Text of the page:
Staying Safe While Tackling Snow Removal Jobs

A list of tips and techniques to help snow professionals stay safe while finding success this winter.

Fisher Xv2
Douglas Dynamics

When it comes to the safety of your crew, it’s vital to follow standard best practices during snow removal operations—protecting not only your safety, but also pedestrians and drivers that may be on site during service. Once the blade drops and plowing begins, the safety and awareness of your surroundings are critical, but you must also take into consideration transportation safety to keep yourself, your truck and other motorists and pedestrians safe.

Find success this winter—safely—by proactively incorporating the following tips into your operations before (and after) you head out on the road.

Before heading out

Before you’re on site and plowing, you should always complete a basic safety inspection of your equipment. This will help increase the chances of completing each job incident-free.

Check vehicle safety ratings

Even when you are not plowing, you still have a heavy piece of equipment mounted on the front of your truck that changes how your vehicle performs. Check the label inside the driver’s side door corner post for the gross vehicle and axle weight ratings.

Depending on the axle weight ratings listed and the weight of your vehicle (including plow, occupants, ballast and cargo), you may need to add weight, or ballast, behind the rear axle to ensure the axle ratings are not exceeded or to distribute weight evenly.

Complete basic inspection

Nobody wants to be stranded on the side of the road, so check the engine oil, brake fluid, transmission fluid, battery, radiator coolant and windshield washer fluid. Something as simple as running out of windshield fluid can be inconvenient or leave your vision obscured enough to cause an accident.

Finally, check the tire pressure each time you go out, and add air as needed—especially when conditions are poor. Each tire needs to have good contact with the road.

Safety during transport

Remember, always make your blade adjustments before you start driving. Never do it while you’re driving. Make sure the blade is positioned correctly. With a straight blade, angling it to the right is one way to do this. With a wing plow, make sure it’s in a retracted position. Once your blade is positioned, you should turn off the plow controls for transport. Then, check to see if the blade is not in the way of the auxiliary plow headlights and won’t hit passing snow banks.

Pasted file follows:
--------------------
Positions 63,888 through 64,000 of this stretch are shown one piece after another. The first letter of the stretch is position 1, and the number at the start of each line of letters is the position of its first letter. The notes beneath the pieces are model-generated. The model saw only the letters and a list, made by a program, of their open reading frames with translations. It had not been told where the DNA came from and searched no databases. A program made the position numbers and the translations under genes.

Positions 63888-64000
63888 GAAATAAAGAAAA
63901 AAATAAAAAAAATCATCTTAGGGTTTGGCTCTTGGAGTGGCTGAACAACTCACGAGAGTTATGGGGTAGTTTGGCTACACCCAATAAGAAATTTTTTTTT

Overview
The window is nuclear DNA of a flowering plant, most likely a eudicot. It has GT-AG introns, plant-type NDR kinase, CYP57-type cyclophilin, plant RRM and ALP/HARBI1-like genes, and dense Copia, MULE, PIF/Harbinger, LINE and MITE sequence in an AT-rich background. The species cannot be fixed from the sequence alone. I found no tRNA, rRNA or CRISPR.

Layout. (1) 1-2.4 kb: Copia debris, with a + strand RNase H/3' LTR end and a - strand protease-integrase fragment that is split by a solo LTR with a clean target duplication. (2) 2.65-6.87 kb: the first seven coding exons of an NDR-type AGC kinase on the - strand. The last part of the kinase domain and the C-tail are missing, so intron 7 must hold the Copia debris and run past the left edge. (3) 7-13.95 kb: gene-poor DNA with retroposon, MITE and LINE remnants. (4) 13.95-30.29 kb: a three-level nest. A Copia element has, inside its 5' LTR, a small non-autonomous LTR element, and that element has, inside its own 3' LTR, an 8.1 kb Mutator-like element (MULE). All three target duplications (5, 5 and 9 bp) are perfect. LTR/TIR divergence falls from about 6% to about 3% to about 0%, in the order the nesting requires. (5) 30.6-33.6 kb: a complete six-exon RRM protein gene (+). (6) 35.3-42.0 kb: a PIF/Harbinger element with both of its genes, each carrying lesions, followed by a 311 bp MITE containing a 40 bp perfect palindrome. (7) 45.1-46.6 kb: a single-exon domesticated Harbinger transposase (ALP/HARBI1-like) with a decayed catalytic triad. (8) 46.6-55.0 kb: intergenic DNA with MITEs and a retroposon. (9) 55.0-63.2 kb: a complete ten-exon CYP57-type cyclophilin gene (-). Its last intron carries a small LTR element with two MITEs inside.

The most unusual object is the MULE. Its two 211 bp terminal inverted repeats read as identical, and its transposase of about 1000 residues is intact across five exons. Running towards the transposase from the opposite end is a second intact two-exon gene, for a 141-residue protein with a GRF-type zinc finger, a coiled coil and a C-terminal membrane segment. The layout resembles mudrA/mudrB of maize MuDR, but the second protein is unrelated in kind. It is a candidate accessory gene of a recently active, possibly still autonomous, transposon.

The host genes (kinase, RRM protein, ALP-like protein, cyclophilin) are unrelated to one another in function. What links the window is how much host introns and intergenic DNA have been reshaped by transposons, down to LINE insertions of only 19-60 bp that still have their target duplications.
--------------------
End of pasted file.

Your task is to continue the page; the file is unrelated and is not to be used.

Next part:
If you see your vehicle’s temperature rising, remember that the plow could prevent cool air from flowing past the radiator. Pull over right away and raise or lower the blade to clear the way for air to get to the grille.

Four-wheel drive

Four-wheel drive is an incredible tool to have on your side, but remember that it doesn’t make you invincible. Always buckle up and keep your speed at 45 mph or under. Check your vehicle’s manual for instructions on when and when not to engage four-wheel drive.

Fisher Storm BoxxDouglas Dynamics

During snow removal

Once you’ve checked out your equipment and properly prepared, it’s time to get out on the road while staying mindful of your surroundings at all times.

Preseason site visit

Make sure you visit each job site to become familiar with the properties you’re servicing. Training should include studying site maps that have been created, noting relevant problem areas, where to stack snow and potential melt/refreeze spots.

Pre-event site visit

Before every job, evaluate the area no matter how familiar you are with it. Vehicle and foot traffic could impact your ability to safely service the site and place snow where instructed on site maps.

Stacking snow best practices

  • Plow with the blade in a straight forward (not angled) position. Plow forward and upward to create the piles.
  • Piles typically should not exceed two times the height of the stacking equipment.
  • Be aware of low-hanging power lines as you stack as contact can be dangerous.
  • Avoid plowing snow across intersections of public streets. In many instances, this is illegal.
  • Understand where snow cannot be stacked for environmental reasons (e.g., near stormwater management systems, etc.).
  • If stacking with heavy equipment, have properly outfitted spotters.

Potential problems while stacking snow

  • Snow piles should be placed in areas to prevent runoff and refreeze in the pedestrian field as slopes and rains can cause water to flow onto walking surfaces and freeze.
  • Stack snow on the exterior of the site when possible to avoid taking up valuable parking spaces and causing sight line issues. Never stack in or near handicapped spaces.
  • Be mindful of lines of sight at the ends of parking lanes and from blowing and drifting snow from large piles. Never pile snow so high or wide that it obstructs the view of traffic.
  • Inspect existing piles prior to operations, particularly in residential areas. Ensure children aren’t playing in and around the mounds since unstable stacks can collapse.
  • Do not plow into entrance/exit lanes. Stacked snow can impede flow, forcing vehicles into oncoming traffic or cause congestion and accidents. Larger piles can obscure traffic signs, sight lines and curbs.
  • Never stack snow against or around fire hydrants or other emergency access areas. Doing so can damage structures and limit first-responder access in the event of an emergency.

 When you prepare before a job and are mindful of what to do during operations, you’re ready for just about anything that winter might bring.